It’s January, and many of us are buried under snow and/or the general malaise of midwinter. Put down the shovel and pick up a copy of one of these engaging January books guaranteed to entertain and brighten your mood (quotes are from the Kirkus reviews).
The Most Dangerous Man in America by Bill Minutaglio and Steven L. Davis: “Minutaglio and Davis, who collaborated previously on Dallas 1963 (2014), deliver a rich and frequently hilarious chronicle of the Nixon administration’s 28-month pursuit of one very slippery old hippie, Timothy Leary.”
The Last London by Iain Sinclair: “An unconventional, atmospheric exploration of London from one its most unique chroniclers….This is no ordinary memoir, but we wouldn’t expect such from one of England’s most inventive psychogeographic writers. Patience will reward each reader in his or her own way.”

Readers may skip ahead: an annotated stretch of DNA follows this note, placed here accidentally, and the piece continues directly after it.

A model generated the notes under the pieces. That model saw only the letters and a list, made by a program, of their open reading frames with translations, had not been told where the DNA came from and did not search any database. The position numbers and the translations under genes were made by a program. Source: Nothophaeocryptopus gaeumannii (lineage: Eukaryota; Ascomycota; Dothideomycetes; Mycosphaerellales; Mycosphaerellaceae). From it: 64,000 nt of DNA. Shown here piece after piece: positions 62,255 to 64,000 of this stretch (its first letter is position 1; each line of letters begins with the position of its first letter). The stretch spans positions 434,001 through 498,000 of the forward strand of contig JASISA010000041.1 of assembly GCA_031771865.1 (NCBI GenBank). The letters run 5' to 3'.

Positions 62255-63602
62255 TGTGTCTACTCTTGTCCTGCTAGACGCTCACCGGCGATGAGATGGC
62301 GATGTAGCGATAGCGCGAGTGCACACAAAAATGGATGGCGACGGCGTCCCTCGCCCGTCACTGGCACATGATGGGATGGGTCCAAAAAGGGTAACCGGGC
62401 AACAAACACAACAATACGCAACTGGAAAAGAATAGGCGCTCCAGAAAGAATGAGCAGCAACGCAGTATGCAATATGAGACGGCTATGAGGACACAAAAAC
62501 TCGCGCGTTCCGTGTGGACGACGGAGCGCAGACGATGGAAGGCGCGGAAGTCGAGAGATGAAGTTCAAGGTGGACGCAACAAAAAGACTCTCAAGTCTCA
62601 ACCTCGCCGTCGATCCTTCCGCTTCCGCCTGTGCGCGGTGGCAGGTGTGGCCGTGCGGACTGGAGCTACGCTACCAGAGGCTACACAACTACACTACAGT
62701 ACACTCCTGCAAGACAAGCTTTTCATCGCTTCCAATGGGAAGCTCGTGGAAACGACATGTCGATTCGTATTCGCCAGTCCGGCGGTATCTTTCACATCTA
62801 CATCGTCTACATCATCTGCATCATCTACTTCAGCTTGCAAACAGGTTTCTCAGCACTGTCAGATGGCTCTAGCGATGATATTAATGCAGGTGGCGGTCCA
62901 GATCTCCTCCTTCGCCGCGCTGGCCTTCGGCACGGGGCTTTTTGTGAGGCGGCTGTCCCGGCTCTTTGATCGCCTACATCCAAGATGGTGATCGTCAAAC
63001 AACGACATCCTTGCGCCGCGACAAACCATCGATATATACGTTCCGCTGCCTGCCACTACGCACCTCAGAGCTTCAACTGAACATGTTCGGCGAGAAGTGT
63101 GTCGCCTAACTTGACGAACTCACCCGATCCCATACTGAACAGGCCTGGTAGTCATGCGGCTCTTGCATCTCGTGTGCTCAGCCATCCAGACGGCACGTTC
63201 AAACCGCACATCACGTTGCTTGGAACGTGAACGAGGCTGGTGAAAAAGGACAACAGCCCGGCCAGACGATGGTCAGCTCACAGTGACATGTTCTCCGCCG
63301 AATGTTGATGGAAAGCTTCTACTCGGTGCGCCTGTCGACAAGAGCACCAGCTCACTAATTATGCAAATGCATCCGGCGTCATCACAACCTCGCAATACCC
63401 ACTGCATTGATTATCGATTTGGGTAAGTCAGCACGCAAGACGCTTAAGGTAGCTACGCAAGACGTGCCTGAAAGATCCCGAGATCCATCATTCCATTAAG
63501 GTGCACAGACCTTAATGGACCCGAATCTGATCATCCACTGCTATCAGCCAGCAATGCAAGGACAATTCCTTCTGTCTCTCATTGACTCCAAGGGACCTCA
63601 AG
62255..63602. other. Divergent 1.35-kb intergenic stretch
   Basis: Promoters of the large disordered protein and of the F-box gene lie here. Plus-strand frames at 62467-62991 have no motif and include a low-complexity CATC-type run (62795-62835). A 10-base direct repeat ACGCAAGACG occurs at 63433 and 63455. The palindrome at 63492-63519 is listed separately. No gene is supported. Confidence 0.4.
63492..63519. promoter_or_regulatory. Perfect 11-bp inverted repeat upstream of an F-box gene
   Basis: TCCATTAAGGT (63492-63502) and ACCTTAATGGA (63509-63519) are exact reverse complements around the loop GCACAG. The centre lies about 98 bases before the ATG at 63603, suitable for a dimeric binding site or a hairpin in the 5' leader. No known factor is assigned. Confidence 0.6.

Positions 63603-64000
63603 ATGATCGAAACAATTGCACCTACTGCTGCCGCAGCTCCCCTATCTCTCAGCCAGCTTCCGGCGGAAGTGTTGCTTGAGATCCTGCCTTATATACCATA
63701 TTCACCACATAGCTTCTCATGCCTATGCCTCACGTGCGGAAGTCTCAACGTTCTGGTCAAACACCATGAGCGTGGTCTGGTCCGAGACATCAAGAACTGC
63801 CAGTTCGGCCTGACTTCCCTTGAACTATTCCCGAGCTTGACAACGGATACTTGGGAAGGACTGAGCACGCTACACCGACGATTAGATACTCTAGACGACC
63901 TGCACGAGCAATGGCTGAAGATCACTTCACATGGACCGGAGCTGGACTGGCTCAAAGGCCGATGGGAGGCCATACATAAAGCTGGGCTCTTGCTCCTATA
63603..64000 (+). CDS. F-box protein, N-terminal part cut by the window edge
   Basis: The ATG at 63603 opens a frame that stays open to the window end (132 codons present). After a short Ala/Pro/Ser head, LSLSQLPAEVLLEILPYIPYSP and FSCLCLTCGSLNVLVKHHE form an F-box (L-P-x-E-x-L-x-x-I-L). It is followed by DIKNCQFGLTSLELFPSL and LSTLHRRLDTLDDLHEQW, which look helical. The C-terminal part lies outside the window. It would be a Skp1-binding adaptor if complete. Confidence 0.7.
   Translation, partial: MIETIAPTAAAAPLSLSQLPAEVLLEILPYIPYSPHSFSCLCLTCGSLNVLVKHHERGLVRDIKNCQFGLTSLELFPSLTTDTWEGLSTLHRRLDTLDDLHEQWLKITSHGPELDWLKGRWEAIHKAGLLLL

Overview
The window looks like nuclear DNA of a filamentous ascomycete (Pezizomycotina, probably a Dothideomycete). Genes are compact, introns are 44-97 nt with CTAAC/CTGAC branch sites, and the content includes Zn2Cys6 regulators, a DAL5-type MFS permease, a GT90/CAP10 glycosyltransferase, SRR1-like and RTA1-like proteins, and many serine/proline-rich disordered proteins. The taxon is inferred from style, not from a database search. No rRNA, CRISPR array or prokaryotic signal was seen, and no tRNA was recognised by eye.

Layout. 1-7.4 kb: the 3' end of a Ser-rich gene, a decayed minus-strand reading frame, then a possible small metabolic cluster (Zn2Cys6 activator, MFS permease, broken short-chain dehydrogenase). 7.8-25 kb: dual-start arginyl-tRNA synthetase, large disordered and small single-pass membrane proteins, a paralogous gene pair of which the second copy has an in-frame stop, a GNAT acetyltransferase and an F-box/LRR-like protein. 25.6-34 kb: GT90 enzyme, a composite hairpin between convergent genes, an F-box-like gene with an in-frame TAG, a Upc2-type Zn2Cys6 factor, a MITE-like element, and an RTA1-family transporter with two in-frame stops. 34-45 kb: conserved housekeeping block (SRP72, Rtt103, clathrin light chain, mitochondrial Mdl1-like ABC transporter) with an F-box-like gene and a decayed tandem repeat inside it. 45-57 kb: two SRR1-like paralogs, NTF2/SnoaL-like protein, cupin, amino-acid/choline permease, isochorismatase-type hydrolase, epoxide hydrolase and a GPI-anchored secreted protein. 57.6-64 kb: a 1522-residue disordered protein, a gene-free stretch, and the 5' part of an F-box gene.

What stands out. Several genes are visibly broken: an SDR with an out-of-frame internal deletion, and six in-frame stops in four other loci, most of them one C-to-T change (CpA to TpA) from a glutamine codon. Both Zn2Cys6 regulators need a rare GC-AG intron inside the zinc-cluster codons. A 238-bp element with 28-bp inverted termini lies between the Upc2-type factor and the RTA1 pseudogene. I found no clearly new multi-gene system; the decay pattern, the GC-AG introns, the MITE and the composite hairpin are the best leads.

Swearing Is Good for You by Emma Byrne: “Written in an engaging and conversational style, BBC journalist Byrne’s first book touches many bases when it comes to her approach to swearing: sociology, history, psychology, neuroscience, anthropology, and more….Although quite profane at times—understandably so—Byrne provides a refreshing, entertaining, instructive examination.”
Bringing Columbia Home by Michael D. Leinbach: “On Feb. 1, 2003, the Columbia space shuttle went silent upon re-entry. Here are the principal details about the accident, the recovery of the wreckage and human remains, the reassembly, the discovery of the cause, and the consequences for the shuttle program….A gripping account of a fatal tragedy and the impressive and deeply emotional human response that ensued.”
Here Is Real Magic by Nate Staniforth: “A magician conjures up memories, dreams, and reflections on his craft….Magic can be unnecessarily flashy, but this book isn’t flashy at all; it’s an assured and thoughtful work about finding true ‘awe and wonder.’ ”
Eric Liebetrau is the nonfiction and managing editor.